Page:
Check out Janine's Weekly Training Tips on "Dog Tales"; A nationally syndicated television series all about dogs and the people who love them!
Currently shown Saturdays & Sundays in the Los Angeles area on CBS, or click here for local listings.
Tips For You and Your Pooch:
A 5 minute walk is better than none at all.
Take your dog to noisy, distracting places once a week, and try to build confidence and attention with food, toys, and play. If your dog is responding well, you may try practicing the obedience commands or tricks he's best at. Give lots of upbeat praise – RECOGNIZE EVEN SMALL SUCCESSES. Remember, a dog can have just as much fun on leash as off leash.
Play games like "HIDE AND SEEK" and "FIND IT" with treats and/or your dog's toys, with your dog as "it". As your dog catches on, make them harder (hide in more difficult places, etc.). BE CREATIVE! Make a big, silly fuss when your dog finds you/the treat/the toy! Be patient, especially around distractions.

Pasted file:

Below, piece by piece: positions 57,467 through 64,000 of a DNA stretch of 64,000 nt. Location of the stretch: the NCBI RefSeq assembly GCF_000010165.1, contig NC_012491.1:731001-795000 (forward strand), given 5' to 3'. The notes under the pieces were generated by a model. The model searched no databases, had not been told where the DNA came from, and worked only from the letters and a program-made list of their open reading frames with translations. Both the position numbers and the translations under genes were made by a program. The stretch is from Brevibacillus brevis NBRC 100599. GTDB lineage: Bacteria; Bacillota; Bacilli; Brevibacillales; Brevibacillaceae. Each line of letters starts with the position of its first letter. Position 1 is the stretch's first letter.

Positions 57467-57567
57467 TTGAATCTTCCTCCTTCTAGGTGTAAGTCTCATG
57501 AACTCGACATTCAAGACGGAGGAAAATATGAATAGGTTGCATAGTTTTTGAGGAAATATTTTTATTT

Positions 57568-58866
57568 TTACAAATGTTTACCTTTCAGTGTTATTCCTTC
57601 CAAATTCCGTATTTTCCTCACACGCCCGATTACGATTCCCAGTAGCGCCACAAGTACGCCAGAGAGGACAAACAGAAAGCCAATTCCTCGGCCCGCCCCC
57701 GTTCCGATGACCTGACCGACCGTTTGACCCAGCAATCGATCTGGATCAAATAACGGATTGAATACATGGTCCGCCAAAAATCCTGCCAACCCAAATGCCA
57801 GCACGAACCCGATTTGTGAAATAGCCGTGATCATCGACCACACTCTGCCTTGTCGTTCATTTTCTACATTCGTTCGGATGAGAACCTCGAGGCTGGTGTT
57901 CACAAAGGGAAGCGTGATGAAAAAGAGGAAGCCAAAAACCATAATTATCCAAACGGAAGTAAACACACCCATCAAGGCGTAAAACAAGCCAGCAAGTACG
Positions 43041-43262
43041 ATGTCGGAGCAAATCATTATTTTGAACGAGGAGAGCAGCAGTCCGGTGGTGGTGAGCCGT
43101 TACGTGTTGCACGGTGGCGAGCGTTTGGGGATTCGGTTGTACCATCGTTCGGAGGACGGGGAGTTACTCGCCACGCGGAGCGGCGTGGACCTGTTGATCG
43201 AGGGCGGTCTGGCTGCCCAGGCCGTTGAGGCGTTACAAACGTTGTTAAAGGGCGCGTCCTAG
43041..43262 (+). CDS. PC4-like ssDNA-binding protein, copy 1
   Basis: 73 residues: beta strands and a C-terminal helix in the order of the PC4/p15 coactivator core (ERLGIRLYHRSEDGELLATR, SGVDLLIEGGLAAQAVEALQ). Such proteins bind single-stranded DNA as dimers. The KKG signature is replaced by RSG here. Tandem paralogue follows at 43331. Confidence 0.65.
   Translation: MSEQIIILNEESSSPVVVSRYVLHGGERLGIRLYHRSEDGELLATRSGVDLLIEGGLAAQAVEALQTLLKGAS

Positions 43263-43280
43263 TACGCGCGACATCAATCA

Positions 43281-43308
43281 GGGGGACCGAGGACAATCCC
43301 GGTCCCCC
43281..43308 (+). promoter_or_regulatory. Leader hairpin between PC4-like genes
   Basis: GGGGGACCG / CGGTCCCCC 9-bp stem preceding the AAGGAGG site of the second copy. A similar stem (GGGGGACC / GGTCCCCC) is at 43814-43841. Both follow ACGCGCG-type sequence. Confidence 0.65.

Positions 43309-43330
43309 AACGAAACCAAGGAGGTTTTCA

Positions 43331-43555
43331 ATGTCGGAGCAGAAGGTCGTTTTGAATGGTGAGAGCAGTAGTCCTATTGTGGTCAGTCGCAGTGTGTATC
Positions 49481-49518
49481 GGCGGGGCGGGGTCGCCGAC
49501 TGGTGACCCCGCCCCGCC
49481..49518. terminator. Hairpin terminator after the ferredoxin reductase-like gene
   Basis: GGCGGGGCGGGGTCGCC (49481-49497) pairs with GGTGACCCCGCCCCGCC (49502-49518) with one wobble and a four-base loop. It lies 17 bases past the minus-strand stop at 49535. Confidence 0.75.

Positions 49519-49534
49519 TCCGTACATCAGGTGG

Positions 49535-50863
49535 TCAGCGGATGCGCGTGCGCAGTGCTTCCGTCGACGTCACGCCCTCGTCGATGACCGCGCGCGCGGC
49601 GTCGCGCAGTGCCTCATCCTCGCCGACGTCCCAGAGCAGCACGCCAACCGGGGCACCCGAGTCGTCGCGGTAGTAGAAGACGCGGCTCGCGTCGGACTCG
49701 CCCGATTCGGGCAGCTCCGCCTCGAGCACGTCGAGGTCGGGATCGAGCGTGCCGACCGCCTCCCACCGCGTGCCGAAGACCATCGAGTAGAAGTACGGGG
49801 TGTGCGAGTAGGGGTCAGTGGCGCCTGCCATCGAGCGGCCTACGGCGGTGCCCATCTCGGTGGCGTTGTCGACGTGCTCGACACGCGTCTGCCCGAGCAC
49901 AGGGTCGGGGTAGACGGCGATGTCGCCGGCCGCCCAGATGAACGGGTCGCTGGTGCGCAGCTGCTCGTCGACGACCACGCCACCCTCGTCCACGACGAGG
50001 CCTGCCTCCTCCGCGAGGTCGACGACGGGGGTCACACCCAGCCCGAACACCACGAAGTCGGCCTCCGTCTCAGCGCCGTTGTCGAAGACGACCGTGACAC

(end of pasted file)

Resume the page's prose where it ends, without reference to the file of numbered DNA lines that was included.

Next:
Always try to end on a positive note, (after success).
BE PATIENT! One of the most common mistakes you can make is moving ahead too fast. If your dog is having trouble, go back a step.
A tired dog is a good dog. Remember that teaching dogs commands, tricks, and playing games tires them out too!
PLAY WITH YOUR DOG EVERY DAY.
MOST IMPORTANTLY..............................HAVE FUN!!
It's a Dog Meets World Adventure at J9's K9s!
Taking your dog out and about town to experience new sights, sounds, smells, surfaces and humans is one of the best things you can do for him. (And, if you're in a J9's K9s Beginners Fun & Games or Puppy Head Start class, you can even win a prize if you photograph your adventure!) Urban socialization is a great way to spend time with your dog - and it does wonders to help tire him out, too. Click here to check out our list of dog friendly stores, restaurants and more in the greater Los Angeles and Valley areas to help you get started!
The 4 Places to Train Your Dog:
A place that is familiar to your dog, with no distractions
The easiest to use for new commands
A place that is familiar to your dog, with distractions
A little more difficult
A place that is unfamiliar to your dog, with no distractions
A lot more difficult
A place that is unfamiliar to your dog, with distractions
The most difficult.
If your dog has a few commands that he does well with at the other three locations,
use only those commands here.
As your dog begins to respond CONFIDENTLY and RELIABLY to commands, you may begin practicing those commands only in more difficult places. Be sure to make yourself and your training methods FUN to keep your dog’s attention!